If you got a dollar for every time you told your kids to plan their writing, you’d be living on a tropical island now, right?
The only trouble is, it’s hard to show children HOW to plan.
We’ve all seen examples of poor planning:
o Movies that have great starts, terrific characters, fascinating plots – and an ending which is flatly disappointing.
o Books that get bogged down with 57 characters and 49 locations leaving you bewildered and bored.
o And then there’s real life. The handyman who pulls apart the lawnmower to fix it, and only when it is in 42 bits around him does he discover he needs specific wrenches (trip to neighbour), an instruction booklet (search 47 files in a cabinet), cleaning fluid (trip to hardware store) and finally – it’s all done, all fixed, but oooops, forgot the oil!
Failing to plan is planning to fail.
Good stories (like movies, books, poems and even jokes) all follow a similar structure.
1. Start with a bang – put the main character in an action scene. A fight, a rescue, a sudden danger.
2. Back fill – the who, what and why are filled in WHILE the action unfolds. (Not in big slabs at the beginning.)
3. The main problem is introduced.
4. Complications and more problems. Things get very bad indeed.
5. Tension scene where hero/heroine fights against incredible odds. Surely they must fail….
6. Climax – incredibly, wonderfully, they win!
So how can you help your kids to plan?
Speaking something aloud is often a test of how well we know the subject. So use this to help kids get a great story plan in their minds BEFORE they write.
Once kids know about the story graph, get them to come to you with a story ‘mapped out’ in their head.
Now ask them to tell you their idea. However, to keep them specific and to make sure they have all the sections covered, YOU scaffold them all the way through it.
Following the six point outline above, here are some sample questions to ask your kids at each stage.
1. The Action Start.
So what’s the start of the story?
You have to start with a bang – what’s a great action scene you could use?
What’s something exciting your characters could do to show how clever they are?
Your character is really brave – what’s something he/she could be doing to show this?
2. The Backfill – often this is done as the starting action is unfolding. We don’t need huge slabs of explanation.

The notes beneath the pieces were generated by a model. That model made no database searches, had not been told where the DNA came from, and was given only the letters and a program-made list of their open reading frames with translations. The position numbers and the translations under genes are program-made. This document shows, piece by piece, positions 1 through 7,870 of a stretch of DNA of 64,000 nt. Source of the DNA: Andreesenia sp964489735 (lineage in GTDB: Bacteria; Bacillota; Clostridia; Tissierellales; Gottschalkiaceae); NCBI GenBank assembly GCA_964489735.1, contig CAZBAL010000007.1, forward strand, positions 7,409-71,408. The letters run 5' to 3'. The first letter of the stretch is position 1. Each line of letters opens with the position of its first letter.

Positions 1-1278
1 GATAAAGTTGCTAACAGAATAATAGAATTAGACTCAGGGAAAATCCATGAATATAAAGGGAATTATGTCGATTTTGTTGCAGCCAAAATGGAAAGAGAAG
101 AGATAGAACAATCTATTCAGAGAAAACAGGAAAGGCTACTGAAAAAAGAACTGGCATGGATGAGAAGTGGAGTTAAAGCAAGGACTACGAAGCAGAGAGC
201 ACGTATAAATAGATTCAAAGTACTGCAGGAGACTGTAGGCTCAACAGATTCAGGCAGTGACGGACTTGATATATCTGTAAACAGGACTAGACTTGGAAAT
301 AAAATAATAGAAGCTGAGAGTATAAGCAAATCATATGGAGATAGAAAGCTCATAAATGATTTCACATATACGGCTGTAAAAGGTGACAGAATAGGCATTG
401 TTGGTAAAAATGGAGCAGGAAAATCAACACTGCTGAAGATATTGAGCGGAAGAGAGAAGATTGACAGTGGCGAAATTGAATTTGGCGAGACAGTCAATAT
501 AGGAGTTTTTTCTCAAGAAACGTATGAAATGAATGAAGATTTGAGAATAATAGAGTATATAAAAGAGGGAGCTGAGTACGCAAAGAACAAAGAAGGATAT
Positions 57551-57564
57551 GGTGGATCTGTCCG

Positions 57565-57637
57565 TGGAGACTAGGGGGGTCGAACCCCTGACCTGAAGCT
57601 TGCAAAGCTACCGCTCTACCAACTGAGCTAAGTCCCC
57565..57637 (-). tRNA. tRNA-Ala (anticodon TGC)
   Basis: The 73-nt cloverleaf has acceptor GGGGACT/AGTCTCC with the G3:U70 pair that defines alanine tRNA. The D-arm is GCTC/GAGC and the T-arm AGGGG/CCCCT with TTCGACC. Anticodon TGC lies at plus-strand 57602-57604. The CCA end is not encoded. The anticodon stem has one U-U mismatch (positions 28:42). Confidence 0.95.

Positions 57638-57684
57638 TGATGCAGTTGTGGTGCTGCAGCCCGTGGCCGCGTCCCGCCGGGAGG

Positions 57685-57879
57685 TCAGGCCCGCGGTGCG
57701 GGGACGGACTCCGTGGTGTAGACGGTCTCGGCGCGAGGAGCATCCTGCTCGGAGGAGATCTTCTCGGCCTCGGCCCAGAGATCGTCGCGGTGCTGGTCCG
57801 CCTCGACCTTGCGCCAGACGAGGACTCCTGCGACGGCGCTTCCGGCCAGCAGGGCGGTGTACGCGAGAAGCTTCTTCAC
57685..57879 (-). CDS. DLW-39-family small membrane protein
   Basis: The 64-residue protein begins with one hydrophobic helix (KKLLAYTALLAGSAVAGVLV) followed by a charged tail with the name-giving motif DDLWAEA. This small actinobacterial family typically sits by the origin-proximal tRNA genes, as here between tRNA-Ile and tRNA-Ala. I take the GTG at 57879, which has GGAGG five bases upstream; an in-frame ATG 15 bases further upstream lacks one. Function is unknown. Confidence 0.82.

Why are they there?
What’s a quick way you can tell this?
In one sentence say why they are scared/over confident/angry.
Can you get someone to say the main character’s name so we know it without being ‘told’?
3. The Main Problem.
Right, now what is your main character’s problem?
If your hero is going to help a friend, find a big problem for them to face.
Saving a cat up a tree is sort of a small problem. Can you think of something more powerful?
4. Even More Problems.
We need even MORE problems. What will they be?
Things must be very bad indeed for your hero. What else can go wrong?
Give your hero a really hard time.
What more can happen? What would really make your person scared?
5. The Big Tension Scene
Ready for the tension scene? What happens? Will your character survive?
Give lots of detail of this scene. Picture each step in your mind.
Your reader must think your hero will fail. Make it REALLY hard.
Make your villain or problem even bigger than your hero.
6. The Climax
And now for the big climax. How does it all end?
What’s the hero going to do to win?
The hero must solve the problem. How?
It sounds really exciting. How’s it going to end?
Often I put in really basic or even silly ideas, just to get the ball rolling. However, don’t put in too many ideas or rush to fill the silences. Let your kids do the thinking – that way they ‘own’ the story.
And remember, kids don’t always HAVE to write the story, to practice their planning skills.
Just playing with ideas, brainstorming a story a night, is fun – and terrific training for their planning skills.